Rage Spreads Like a Fire
But fires tend to start small
The Dry Wall Doctor
It’s early morning and mum and dad are asleep. I tiptoe from my bedroom down the long hallway and pause at the living room door. A light film of cigarette smoke hovers around the room, thickest just below the ceiling where it has gathered like a filthy cloud. I walk in and sit in front of the TV, switching the channel to the morning cartoons. There is shattered glass all over the linoleum floor in the dining room adjacent, and somehow also stuck to the roof. There are holes scattered around the walls too that would fit dad’s fist like a glove. Posters and smiling family portraits will be placed over the holes later today and eventually, someone will plaster them.
I try my best to focus on the cartoons but my eyes flicker back and forth to the dining room, counting the empty beer bottles.
Dad walks into the living room. He halts at the sight of me. He’s shocked to see me up so early. He says something about not being able to sleep, I think it was “Mum keeps stealing the blanket”. He leaves.
When mum wakes up sometime later, we drive halfway to Nan’s house before we catch up to him, walking along the roadside. I sit in the car while they yell at each other. He grabs her and pushes her to the ground. Later, mum picks the glass off the roof with a butter knife. Then lies on the kitchen floor and cries. I curl up beside her and tell her not to worry. I know we will be back together again in a few weeks once the holes in the walls have healed.
Not long after my eighth birthday, Mum and I move into an apartment block on the other side of town. A fresh start. Our apartment smells like wet carpet and permanent markers, and the neighbours stole mum’s car last week, again. Mum says it’s all we can afford, and I understand--most of the time. Today it is so hot though, and I just want to go back to the old house, back to the air conditioning.
Mum plonks a wet washer on top of my head, "go outside and run under the sprinkler with Brody”.
Mum’s best friend Mel is here, and they want to gossip. Reluctantly, I agree to leave them alone. Brody is my best friend, but he is two years older than me, so I don’t know if I am his.
I knock at Brody’s door, then we head into our shared apartment backyard. Our favourite game to play is Snake. We put the hose on high pressure and then let it go so that it flings itself into the air and sprays water around in every direction. The name of the game is that you have to dodge the snake and if you get bitten you lose.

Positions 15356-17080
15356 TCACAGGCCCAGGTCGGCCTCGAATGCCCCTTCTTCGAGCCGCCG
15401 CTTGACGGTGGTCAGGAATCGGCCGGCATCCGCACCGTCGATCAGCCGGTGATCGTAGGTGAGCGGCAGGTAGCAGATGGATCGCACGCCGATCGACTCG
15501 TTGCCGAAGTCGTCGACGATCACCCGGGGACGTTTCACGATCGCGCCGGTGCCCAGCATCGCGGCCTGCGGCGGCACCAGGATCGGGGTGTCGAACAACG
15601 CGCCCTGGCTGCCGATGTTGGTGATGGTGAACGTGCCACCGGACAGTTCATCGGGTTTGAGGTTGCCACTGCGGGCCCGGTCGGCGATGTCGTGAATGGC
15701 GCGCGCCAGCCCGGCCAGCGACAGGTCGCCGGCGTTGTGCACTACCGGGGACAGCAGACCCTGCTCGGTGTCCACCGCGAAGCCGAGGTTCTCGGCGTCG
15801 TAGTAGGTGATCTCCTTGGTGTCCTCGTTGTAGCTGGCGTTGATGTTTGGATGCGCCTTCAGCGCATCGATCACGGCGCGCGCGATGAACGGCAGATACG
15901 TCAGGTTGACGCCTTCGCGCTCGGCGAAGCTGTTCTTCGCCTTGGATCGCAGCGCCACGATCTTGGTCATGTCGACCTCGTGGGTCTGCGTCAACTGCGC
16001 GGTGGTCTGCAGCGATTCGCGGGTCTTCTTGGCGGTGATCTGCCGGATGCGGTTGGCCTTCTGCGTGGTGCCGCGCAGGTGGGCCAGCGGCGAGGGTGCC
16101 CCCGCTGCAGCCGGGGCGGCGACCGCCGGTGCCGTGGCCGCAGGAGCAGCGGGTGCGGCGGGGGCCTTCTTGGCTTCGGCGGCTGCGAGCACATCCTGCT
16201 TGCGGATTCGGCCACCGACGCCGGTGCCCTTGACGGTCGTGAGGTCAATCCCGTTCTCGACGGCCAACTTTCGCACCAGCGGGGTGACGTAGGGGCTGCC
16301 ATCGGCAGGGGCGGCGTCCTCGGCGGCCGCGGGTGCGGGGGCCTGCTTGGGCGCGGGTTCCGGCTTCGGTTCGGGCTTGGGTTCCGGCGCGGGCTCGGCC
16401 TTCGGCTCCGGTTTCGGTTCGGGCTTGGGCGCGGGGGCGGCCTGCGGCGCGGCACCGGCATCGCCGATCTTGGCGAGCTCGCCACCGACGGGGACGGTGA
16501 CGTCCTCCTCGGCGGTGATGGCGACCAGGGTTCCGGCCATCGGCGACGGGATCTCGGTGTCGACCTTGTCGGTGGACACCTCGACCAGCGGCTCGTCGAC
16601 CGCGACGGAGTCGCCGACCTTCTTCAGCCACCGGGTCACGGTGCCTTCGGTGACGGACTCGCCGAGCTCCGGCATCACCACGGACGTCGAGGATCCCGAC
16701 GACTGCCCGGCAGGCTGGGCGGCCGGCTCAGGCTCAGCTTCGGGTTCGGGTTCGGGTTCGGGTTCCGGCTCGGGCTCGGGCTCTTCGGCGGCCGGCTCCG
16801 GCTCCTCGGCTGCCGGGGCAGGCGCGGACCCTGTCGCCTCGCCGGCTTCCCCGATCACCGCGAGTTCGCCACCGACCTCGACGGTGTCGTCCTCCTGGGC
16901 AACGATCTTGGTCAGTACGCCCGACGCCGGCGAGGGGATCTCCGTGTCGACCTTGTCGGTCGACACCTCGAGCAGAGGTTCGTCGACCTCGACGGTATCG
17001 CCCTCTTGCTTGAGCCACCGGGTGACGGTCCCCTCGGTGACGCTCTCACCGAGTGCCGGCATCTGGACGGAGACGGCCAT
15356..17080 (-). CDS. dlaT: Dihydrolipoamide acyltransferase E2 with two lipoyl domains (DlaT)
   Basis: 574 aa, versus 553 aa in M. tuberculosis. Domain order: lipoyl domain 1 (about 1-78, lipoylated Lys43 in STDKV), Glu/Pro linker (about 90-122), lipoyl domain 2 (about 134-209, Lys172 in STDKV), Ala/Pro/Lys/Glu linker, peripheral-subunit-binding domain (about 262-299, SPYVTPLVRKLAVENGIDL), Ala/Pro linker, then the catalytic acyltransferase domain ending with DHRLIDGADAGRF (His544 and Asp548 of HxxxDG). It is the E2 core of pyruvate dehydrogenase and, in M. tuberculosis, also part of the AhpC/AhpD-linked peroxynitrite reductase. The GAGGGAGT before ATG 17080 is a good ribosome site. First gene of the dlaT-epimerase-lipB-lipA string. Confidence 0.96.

“Ready?” Brody calls out.
“Ready!” I reply. The hose coughs a few times and then the snake jerks to life.
“Let ‘er rip!” Brody yells and I drop the hose screaming. The snake flies around thrashing and spraying water everywhere. Brody and I jump and twist, as the snake snaps at us. Water sprays me in the face and as I rub my eyes, Brody yells out. I open and see the snake winding up, ready to drop on top of me. But instead it falls to the ground, completely lifeless.
“Turn that bloody hose off you kids! It’s a waste of water!” The old lady with no teeth on the bottom floor turns the tap off and bee-lines back to her apartment. Brody and I stand still, catching our breath and letting reality come back to us.
“Come on.” Brody frowns and beckons me over to sit in the shade. I follow loyally.
“Guess what, my dad is getting a motorbike!” He grins, putting his arms out straight, leaning back against the brick wall and giving a few loud revs to his imaginary Harley Davidson. He has bruises all over his arms.
“I heard my mum say to Mel that your dad hit you.” It's not a question.
Brody keeps revving at his motorbike.
“Yeah, but he was drunk,” He glances at me for a second before turning his eyes back to his wheels. I nod.
“Anyway, do you want to play families or something?” He asks, “I’ll be the dad and I ride the fastest motorbike in world!”
“Okay, I’ll be the mum, but my name is Buffy and I hunt vampires.” Brody rolls his eyes at me, and we argue about whether I can be a vampire hunter in his game.
The first secret I keep from my mother is that I whisper swear words to myself when she gets out of the car to open the back gate. Then, I smile triumphantly from the back seat as if nothing happened.
The second secret I keep from my mother is that I made my little brother cry by calling him all the words I had heard my parents yell. Then, I frightened him into not telling on me.
The third secret I keep from my mother, I do it for Brody. I don’t tell her about that day. He shoved me against that brick wall and hit me until I agreed to play by his rules. To his credit, he played families pretty well, based on what we both knew.
Rage Spreads Like a Fire
At nineteen years of age, this is the first time I’ve seen dad cry. The door is ajar, and I can see him sitting in the dark at the dining room table. A burnt-out cigarette is hanging from his fingers; ash has fallen straight onto the table, but I don’t think he has noticed. His shoulders heave with jolting but silent sobs. It makes me angry. What does he have to cry about?
A week later, he tells me to leave. I shoot out his door with a runner’s high. I have dreamed of running away since I was little. Worse, I have dreamed of hurting him by running away since I was five years old, counting empty beer bottles with a rage far too big for my size.
With a fire in my gut, I knew that if I left it would finally “give him something to cry about”.
When I finally stopped running, it felt like I had gravel in my throat every time I said his name.
There is nothing hanging over dry-wall holes in my own home, and I don't keep secrets. But there is a family portrait that stares back at me in the mirror now and then: Mum’s hair, a jumbled mix of a nose, my father’s eyes, and a carbon copy of his smile—One we never shared enough of—playing families.
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